Quilters build skills, fellowship at Blessed Seelos Parish
You can hear a pin drop – literally – when the industrious members of the Crescent City Quilters gather each month to practice their beloved craft.
During a recent Saturday morning session inside the quilters’ meeting place at the Blessed Francis Seelos Parish hall, more than a dozen members worked with laser-like focus to turn small swatches of fabric into majestic quilts swirling with vibrant color and geometry.
The quiet inside the light-flooded space was broken only by the hum of sewing machines and the sound of troubleshooting tips being exchanged between quilters working in pairs.
“I like to create – quilting is just another way to express yourself,” said Irma White, who discovered quilting eight years ago and is a fan of the “bargello” quilting technique – a method of arranging fabric strips to create “movement” across the quilt top in the form of curves, waves, steps and other dynamic patterns.
“It looks complicated, but it’s really not,” White said. “It’s all in the technique.”
Members learn together
The CCQ formed in 2006, drawing members from another quilting guild and from a quilting class taught by the People Program of enrichment classes at its pre-Katrina campus in Gentilly. The group, which is affiliated with the four-state Gulf South Quilters Association, currently numbers 13 women, although men are welcome. They meet every second Saturday for four hours, floating over the years between classrooms at Blessed Francis Seelos and Blessed Trinity parishes.
“Personally, I like to work with squares better than stars and triangles, because I can feel my progress immediately. You can see feel a sense of accomplishment quickly,” said charter member Barbara Duhé, noting that members take turns to teach the various skills they have mastered, alongside their main teacher, Marietta Johnson.
After taking care of some housekeeping – which included ordering shirts emblazoned with the group’s needle-and-thread fleur-de-lis logo – Duhé, a parishioner of Blessed Trinity, presented the day’s lesson: the “inversion” pattern of quilting, in which fabric blocks are arranged in a way that makes them seem to “rotate” across the quilt top.
Other lessons range from how to work with the difficult curves of circular appliqués, using fabric binding to fashion realistic-looking flower stems, and harnessing the latest computer technology of scanning photographs of family members onto printable fabric for incorporation into quilt squares.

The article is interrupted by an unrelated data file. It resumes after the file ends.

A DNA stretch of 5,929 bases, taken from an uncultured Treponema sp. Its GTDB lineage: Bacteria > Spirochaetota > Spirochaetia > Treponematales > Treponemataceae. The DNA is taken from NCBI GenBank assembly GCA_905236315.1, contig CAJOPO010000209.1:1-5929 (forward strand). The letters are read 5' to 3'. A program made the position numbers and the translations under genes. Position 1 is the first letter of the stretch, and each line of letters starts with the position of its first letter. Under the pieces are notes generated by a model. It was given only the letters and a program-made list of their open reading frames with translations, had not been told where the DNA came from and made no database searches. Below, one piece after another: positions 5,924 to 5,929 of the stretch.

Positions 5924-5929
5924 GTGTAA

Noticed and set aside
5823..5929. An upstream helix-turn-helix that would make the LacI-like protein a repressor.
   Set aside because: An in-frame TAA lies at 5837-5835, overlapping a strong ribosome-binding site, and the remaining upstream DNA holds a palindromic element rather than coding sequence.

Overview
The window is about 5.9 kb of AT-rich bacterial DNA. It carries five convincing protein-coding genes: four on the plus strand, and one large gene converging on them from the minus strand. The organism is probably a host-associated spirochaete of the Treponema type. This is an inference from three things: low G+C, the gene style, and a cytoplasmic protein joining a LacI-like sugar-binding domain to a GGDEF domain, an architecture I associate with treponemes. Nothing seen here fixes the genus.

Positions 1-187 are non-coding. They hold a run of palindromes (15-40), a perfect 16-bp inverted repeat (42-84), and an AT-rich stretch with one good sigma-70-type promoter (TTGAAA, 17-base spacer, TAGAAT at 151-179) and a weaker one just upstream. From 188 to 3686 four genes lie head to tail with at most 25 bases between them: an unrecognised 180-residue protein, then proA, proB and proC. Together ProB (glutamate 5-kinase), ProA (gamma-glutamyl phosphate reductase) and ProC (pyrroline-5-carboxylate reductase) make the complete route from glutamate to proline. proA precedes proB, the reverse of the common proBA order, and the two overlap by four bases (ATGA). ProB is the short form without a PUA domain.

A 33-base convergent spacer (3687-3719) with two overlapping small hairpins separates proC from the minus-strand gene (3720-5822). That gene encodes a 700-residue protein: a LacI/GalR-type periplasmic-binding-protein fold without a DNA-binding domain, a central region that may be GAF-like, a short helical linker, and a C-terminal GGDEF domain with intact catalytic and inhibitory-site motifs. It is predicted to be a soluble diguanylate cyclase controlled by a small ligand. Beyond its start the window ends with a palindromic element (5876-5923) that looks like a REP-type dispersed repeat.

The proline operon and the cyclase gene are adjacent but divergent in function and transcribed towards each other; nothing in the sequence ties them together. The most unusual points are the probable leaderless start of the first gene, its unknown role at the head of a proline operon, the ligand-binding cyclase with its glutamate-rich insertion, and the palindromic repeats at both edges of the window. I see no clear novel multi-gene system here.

A quilting vernacular
New Orleans-born White, who discovered the group last year while casting about for something to fill her days after retirement, was instantly disarmed by how welcoming and encouraging her fellow quilters were.
“They love to share, they love to teach and they’re always teaching you a new technique,” White said. “Quilting is in our hearts,” she added. “You’re not often around someone who speaks your language. The average person can’t sit down and talk that language.”
To assist new members in that lexicon, Duhé compiled a glossary of fabric and quilting terms that help members locate their supplies at the fabric store. For example, a “jelly roll” means a roll of assorted strips that are 2 1/2 inches wide, and a “layer cake” is code for an assortment of 10-inch fabric squares. Quilters’ jargon also includes “fat quarter,” “charms,” “backing fabric” and “batting.”
Although members take their own sewing machines to the monthly quilting sessions, Ida Boutté, a 25-year quilting veteran, is the group’s sole hand-quilter.
“I like quiet time, and quilting was it,” said Boutté, noting that she was drawn into the craft when she admired the fine work of her employer’s grandmother.
“I knew I could do that – my mother told me I could do little tiny stitches,” Boutté recalls. “I used to do them so tight you couldn’t loosen them.”
Boutté, who often spends whole days sewing, said the only pain she experiences is when she forgets her thimble. In addition to her CCQ membership, Boutté sits in on other quilting circles and attends quilt shows.
“We swap ideas. Where (the other members) might appliqué something using the sewing machine, I do it by hand,” Boutté said. “In Katrina I lost three 18-gallon containers of quilts. I had to start all over again. I’ve replaced every last one of them. Everything I make is in bright colors, except for about eight black and white quilts.”
Sewing from the heart
The group’s handiwork also has a significant charitable dimension.
Last Advent, members delivered 20 quilts to Covenant House, while other beneficiaries have included Lafon Nursing Home, which received 30 quilted carrier bags for attachment to residents’ mobility walkers.
Another project will entail furnishing quilts to a bedroom at Hotel Hope, a residence for homeless women and their children planned for the former convent at Blessed Trinity Church.
Like true artists, the members use their fabric canvases to tell stories.
Beverly Winder recently completed a quilt called “When We All Get Together.” The appliqués, which depict a line of African maidens, feature “stipling” – machine stitching that adds a swirling effect to the material.
“Some of my quilts don’t make it out of the house – I tend not to let go of my work,” Winder said. “Even my (out-of-town) daughter said, ‘When you finish it, send it to me,” Winder said, adding with a smile: “I don’t think it’s going to make it out of New Orleans!”